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Back in march, the French data protection authority CNIL had fined Google over $100,000 due to the company’s failure to comply with the EU directive concerning the right to be forgotten. Google announced today that it has filed an appeal with France’s highest administrative court, the Conseil d’Etat. This move was first announced in an editorial written by Google’s general counsel Kent Walker, which was published by French newspaper Le Monde. The piece was republished in English on Google’s European public policy blog.

The dispute between Google and French regulators is due to an EU directive which grants EU citizens the right to be forgotten. Under that law, Europeans can request that search engines delist sites that contain information about them that is inaccurate, out of date, or violates their privacy. Google initially tried to appease European regulators by delisting sites upon request, but only for searches made using European domains like google.fr or google.de.

Regulators found this inadequate, citing the ease at which users can simply switch to another domain. Google expanded its right to be forgotten policy by delisting search results based on geographic location of the person making the search, regardless of which domain was used. These changes were still not sufficient to satisfy French regulators. CNIL insisted that the right to privacy was not based on geographic location, but should be upheld globally. As a result, the agency fined Google for failing to comply with the law.

Walker’s article argues against CNIL’s position that French law should apply globally. Walker begins by stating, “For hundreds of years, it has been an accepted rule of law that one country should not have the right to impose its rules on the citizens of other countries.” He states that Google is in compliance with EU law, and delists sites as requested. However, people outside the EU are still able to see the delisted sites. Walker rejects the idea that European law can be used to limit access to information in jurisdictions where it is legal.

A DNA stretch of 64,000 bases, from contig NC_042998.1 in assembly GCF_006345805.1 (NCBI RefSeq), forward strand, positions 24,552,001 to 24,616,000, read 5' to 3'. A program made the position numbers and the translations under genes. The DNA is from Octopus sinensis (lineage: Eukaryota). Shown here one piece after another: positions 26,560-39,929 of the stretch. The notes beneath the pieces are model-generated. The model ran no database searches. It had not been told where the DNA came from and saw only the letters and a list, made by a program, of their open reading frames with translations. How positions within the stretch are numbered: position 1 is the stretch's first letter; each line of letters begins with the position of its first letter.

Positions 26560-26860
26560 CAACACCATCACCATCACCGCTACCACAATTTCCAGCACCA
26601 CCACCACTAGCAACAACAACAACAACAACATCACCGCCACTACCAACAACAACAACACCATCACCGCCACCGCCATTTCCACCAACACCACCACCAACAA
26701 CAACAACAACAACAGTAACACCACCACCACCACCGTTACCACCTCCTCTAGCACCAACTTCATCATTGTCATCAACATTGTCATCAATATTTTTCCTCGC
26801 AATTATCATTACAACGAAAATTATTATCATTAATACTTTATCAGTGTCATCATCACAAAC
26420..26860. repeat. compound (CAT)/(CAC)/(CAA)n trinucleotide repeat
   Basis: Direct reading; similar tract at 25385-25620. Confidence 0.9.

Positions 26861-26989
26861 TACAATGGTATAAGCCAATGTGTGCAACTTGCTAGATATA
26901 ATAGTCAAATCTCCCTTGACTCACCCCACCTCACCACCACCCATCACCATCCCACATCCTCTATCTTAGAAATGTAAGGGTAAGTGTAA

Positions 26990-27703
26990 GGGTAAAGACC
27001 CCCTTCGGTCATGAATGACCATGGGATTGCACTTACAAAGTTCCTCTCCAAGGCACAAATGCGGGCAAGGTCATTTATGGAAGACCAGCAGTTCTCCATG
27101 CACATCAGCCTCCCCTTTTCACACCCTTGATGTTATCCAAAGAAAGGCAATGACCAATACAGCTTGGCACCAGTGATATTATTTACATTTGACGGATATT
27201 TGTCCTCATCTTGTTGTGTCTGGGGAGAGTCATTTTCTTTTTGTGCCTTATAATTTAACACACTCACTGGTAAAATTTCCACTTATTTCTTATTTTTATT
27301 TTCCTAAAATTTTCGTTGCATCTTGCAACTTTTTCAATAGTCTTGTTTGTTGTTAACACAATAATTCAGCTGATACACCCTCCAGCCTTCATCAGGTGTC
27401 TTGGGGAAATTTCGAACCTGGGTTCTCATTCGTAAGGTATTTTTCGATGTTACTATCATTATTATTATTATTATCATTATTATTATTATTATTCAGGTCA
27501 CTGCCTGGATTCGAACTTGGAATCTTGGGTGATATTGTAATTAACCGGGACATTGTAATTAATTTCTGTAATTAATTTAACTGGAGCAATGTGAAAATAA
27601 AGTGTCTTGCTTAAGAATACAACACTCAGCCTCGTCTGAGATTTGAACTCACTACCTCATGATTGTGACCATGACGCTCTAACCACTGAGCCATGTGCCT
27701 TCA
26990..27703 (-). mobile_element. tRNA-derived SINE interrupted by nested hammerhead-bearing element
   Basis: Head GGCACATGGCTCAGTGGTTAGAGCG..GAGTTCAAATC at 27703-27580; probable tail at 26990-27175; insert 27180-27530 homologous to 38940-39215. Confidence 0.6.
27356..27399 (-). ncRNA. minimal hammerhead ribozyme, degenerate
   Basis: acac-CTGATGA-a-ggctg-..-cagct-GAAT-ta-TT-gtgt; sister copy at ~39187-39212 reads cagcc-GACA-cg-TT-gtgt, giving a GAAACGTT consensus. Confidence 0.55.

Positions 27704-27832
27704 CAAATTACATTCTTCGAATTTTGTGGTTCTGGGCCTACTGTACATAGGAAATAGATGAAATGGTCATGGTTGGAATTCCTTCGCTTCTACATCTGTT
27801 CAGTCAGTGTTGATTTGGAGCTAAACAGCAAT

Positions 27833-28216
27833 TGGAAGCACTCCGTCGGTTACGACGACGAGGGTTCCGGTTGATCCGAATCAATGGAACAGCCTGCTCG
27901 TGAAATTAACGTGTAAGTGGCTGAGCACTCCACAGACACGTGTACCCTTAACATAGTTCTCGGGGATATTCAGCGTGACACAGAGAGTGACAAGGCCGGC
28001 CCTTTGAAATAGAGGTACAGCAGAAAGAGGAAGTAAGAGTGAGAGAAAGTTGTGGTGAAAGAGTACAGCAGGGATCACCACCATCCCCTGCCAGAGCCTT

Walker also warns that if French law is applied globally, other countries will demand the same. The article gives several examples of speech which is illegal in a specific country but perfectly legal in most of the world, such as insults against the king being illegal in Thailand. If the demands of French regulators are met, other countries might demand their own laws be enforced globally. Near the end of the post, Walker gives a strong warning:

This order could lead to a global race to the bottom, harming access to information that is perfectly lawful to view in one’s own country. For example, this could prevent French citizens from seeing content that is perfectly legal in France. This is not just a hypothetical concern. We have received demands from governments to remove content globally on various grounds — and we have resisted, even if that has sometimes led to the blocking of our services.

The post ends with the announcement that Google will appeal fine. Walker concludes by stating, “We look forward to the Court’s review of this case, which we hope will maintain the rights of citizens around the world to access legal information.”

Is Google right to fight this fine by French regulators? Leave your comments below.


Max Michael

Senior Writer

I’m a technology reporter located near the Innovation District of Kitchener-Waterloo, Ontario.